While the Sarbanes-Oxley Act of 2002 has increased the workload — and hazards — for CFOs, the legislation could also be something of a boon to finance chiefs. How’s that?
For openers, the added compliance risks that CFOs are now shouldering could make them a more valuable commodity in the job market. Indeed, recruiters say finance chief salaries may go up because of Sarbox risk — particularly risks associated with certification of company financials.
Moroever, Sec. 404 of the law requires companies to maintain and monitor their internal controls. Setting up or improving such systems — while a pain in the short-run — may well help some CFOs ratchet up their internal control mechanisms.
Take John Hendrix. The CFO at Cornell Companies, Hendrix says he’s used Sarbox as a springboard to create an internal audit department — something the builder and operator of correctional facilities didn’t have 18 months ago. A mid-size company with 4,000 employees and $280 million in revenues, Cornell has long used integrated financial systems. But Hendrix said the company lacked the documentation and internal reporting flow charts needed to satisfy the new law.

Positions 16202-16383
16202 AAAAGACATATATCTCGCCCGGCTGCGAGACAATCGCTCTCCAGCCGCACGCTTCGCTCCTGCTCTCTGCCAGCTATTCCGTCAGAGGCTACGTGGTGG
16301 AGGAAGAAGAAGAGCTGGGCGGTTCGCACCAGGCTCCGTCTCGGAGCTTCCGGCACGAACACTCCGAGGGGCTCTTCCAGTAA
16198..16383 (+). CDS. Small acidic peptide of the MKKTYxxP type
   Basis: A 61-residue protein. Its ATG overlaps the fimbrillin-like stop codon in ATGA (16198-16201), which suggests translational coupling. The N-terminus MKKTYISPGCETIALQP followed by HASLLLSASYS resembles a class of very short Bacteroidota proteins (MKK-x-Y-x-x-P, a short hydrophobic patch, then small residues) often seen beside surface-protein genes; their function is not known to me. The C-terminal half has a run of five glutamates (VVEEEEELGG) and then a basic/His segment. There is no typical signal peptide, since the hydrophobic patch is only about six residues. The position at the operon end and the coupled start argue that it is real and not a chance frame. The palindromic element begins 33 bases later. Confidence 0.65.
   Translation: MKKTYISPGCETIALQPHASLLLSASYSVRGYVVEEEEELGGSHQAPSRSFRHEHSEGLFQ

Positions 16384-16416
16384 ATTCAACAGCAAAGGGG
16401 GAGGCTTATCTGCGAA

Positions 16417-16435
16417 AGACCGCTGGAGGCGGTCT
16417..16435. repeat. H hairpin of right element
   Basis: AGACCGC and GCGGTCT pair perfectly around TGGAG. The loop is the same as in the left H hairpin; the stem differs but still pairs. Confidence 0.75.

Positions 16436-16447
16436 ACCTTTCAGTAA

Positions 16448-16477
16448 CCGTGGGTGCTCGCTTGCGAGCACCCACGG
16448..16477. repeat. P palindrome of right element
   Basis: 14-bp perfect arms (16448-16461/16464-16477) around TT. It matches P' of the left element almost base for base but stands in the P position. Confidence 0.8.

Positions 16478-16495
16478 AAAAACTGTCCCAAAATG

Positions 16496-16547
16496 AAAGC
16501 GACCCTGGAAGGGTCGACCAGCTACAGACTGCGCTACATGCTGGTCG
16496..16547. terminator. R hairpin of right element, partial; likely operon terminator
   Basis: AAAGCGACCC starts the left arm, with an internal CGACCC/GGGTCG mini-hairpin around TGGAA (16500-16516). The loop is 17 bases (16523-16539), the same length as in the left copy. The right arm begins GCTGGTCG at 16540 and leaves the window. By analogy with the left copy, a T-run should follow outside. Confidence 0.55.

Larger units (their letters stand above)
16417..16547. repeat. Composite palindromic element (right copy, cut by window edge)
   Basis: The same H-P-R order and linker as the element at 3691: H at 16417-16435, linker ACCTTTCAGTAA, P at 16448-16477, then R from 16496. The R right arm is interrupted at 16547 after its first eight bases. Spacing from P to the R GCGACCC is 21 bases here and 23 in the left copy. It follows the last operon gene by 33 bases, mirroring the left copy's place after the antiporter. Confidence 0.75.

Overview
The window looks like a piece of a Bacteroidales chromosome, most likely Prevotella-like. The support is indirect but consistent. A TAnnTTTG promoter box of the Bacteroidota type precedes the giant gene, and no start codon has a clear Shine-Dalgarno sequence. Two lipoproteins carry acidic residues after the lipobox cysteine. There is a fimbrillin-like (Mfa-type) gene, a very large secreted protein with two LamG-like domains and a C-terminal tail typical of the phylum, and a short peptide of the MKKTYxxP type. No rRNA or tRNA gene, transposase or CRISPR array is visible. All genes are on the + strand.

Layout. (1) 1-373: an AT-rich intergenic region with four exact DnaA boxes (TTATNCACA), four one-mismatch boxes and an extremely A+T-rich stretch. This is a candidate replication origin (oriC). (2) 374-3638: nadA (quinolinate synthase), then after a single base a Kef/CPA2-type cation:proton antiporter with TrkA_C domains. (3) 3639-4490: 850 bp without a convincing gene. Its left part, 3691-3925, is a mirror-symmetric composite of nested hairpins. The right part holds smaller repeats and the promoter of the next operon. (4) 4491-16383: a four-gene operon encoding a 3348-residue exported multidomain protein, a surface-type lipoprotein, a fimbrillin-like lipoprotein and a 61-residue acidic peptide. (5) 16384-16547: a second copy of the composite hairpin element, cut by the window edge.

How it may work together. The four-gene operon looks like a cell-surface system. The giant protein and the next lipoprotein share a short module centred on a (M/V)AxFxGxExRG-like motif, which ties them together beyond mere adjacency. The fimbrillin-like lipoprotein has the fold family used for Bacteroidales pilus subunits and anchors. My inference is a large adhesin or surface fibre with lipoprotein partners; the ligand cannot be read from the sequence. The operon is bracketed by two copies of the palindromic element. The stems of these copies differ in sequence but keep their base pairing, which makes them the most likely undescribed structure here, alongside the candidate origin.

With some prodding by Sec. 404, Cornell’s major processes (payables, receivables, payroll, revenue cycle) are now under continuous review. Any “material weakness in controls — or business and legislative changes that affect controls — is factored in immediately,” notes the CFO.
John Tonsick, managing director at risk consultancy Citigate Global Intelligence and Security, also points out that Sarbox compliance will likely pull many CFOs further into operations. While that may add to a CFO’s stress level, Tonsick, a former corporate finance executive for ARCO and a certified fraud examiner, says understanding operations could help a finance chief better detect fraud. When it comes to smoking out funny numbers, says Tonsick, “all the internal reporting controls in the world cannot make up for knowing what drives profits.”
Of course, getting Sarbox compliance systems in place will drain finance department resources — particularly in the short-run. Steven Schneider, CFO at New York Life Investment Management LLC notes that he’s already earmarked additional resources for the next few months. But six months from now, he believes all the new procedures and processes should be up, running, and monitored, as a matter of course.
Schneider’s broad guess is that his staff will be asked to handle 10 to 15 percent more work over the next half year, but he doesn’t think he’ll have to augment his finance staff, which consists of 30 employees. “The entire [Sarbox risk mitigation] process really helps get the staff focused,” he says. “The certification is really just the final piece.”